Inaction on Gun Control Reform During the Obama Administration

By Jordan A. Lieberman
2015, Vol. 7 No. 02 | pg. 2/3 |

Legislation During President Obama’s Administration

Three Congresses have served full terms during Obama’s time in office. The 111th served from 2009 through 2010, the 112th from 2011 through 2012, and the 113th from 2013 through 2014. The 114th Congress has been elected but will not assume office until January 2015. Each of these legislative groups has had the opportunity to pass proposed bills that would have overhauled firearm regulations, yet none has done so.

During the 111th Congress, limited changes were passed that loosened firearm regulations but there was no progress on major gun control reform. These small changes included allowing the possession of firearms in national parks and on Amtrak trains. Additionally, concealed carry laws were expanded for qualified police officers and the Department of Defense was prohibited from collecting information on firearms owned by military personnel off base. It is important to point out that all of these provisions loosen and expand gun laws rather further regulate them. Despite other attempts at progress, Congress managed to move backwards.

During the 112th Congress, the House and Senate were equally unproductive on the issue of gun control. On November 18, 2011, President Obama signed the Consolidated and Further Continuing Appropriations Act, which provided the Bureau of Alcohol, Tobacco, Firearms, and Explosives (ATF) with $1.152 billion in funding for FY2012.15 Beyond this one piece of successful legislation, there were a variety of bills that were passed by the House of Representatives but did not move forward to voting in the Senate or the President’s signature. Similar to the 111th Congress, there was no progress or major reform to the country’s gun control policies. Those that were enacted were very limited in scope and again, in most cases, expanded rights for gun owners and access to guns rather than setting limitations.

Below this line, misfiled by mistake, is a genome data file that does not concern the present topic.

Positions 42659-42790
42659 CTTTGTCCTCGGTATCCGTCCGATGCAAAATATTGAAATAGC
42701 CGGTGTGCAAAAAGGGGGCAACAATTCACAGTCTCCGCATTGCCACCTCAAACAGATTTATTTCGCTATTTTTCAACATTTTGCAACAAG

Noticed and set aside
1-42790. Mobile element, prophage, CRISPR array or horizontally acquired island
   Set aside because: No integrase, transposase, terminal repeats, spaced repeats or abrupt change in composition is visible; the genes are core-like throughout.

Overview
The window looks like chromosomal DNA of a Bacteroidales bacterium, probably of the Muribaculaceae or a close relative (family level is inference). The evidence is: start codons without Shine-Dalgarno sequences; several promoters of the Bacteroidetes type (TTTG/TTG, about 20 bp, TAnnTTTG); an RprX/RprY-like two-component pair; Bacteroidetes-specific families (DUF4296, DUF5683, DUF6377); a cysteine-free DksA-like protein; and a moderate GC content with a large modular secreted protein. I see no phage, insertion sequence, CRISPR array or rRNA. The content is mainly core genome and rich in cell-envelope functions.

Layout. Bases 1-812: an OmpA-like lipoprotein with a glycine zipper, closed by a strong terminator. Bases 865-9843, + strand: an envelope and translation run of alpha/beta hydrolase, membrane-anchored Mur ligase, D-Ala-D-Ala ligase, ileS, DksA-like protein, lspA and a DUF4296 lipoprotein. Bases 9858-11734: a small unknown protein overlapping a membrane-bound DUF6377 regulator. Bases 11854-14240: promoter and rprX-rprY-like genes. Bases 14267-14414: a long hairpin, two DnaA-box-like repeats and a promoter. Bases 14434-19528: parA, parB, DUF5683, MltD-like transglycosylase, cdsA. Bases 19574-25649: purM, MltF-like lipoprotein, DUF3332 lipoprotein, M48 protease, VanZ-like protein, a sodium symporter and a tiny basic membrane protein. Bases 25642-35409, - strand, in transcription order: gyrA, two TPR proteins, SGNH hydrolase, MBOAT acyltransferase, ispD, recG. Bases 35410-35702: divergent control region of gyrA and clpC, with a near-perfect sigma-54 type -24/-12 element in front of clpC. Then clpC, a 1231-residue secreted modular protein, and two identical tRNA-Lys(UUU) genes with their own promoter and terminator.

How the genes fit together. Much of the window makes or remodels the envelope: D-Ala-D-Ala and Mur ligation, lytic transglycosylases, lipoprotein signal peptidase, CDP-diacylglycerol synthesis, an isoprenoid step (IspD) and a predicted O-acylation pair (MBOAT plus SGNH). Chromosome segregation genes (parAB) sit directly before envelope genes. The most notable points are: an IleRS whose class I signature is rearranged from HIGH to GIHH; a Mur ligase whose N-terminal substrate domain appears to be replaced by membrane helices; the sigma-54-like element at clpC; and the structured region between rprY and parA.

The 113th Congress, the current session, is arguably the most important to analyze because the members have been in office since the devastating shooting in Newtown, Connecticut on December 14, 2012. In the wake of this shooting, President Obama presented a list of executive orders and desired legislative actions around regulations of firearms. These legislative recommendations include expanding the federal background check system to include the private sale and transfer of weapons outside of federally licensed dealers, reinstating an assault weapons ban that would limit the use of magazines with greater than 10 rounds (such as those used in Newtown), and increase penalties for gun trafficking.16 Congress has passed none of these recommendations.

According to the Congressional Research Service, the Senate Committee on the Judiciary approved four bills to go to the floor of the Senate in April 2013. These included the Stop Illegal Trafficking in Firearms Act, the Fix Gun Checks Act, the School Safety Enhancements Act, and the Assault Weapons Ban.17 These bills included nearly every legislative proposal that President Obama recommended and would have represented a huge step forward in firearm regulation. Despite being voted out of committee, each of these bills failed to pass in the full body Senate.18 Instead of these four bills, the Senate ultimately voted on 9 separate amendments related to gun control. All but two were defeated after not attaining a 60-vote majority and the two that did pass did not address the major reforms requested by President Obama.

There are only a few weeks left in this session of Congress. The 114th Congress, which will enter office in 2015, has the potential to move forward with gun control regulation but, this is unlikely. The one major difference between this Congress and the current one is the party alignment. The 113th Congress is split with a Democratic Senate and a Republican House of Representatives. In the 114th Congress, Republicans will control both the House and the Senate. While this may increase the chances of legislation being passed by both houses, it is unlikely that a Republican controlled Congress will consider legislation pertaining to increased firearm regulations.

Public Support

In addition to the history of firearm legislation, it is critical to explore public support for reform. The public overwhelmingly supports gun control and reform. As previously demonstrated, an increase in daily gun violence and mass shootings places the prevalence and consequences of guns squarely in the public’s line of vision. These events have mobilized public support for reasonable gun control reforms. This should spur Congress to take action on reform, yet this has failed to occur.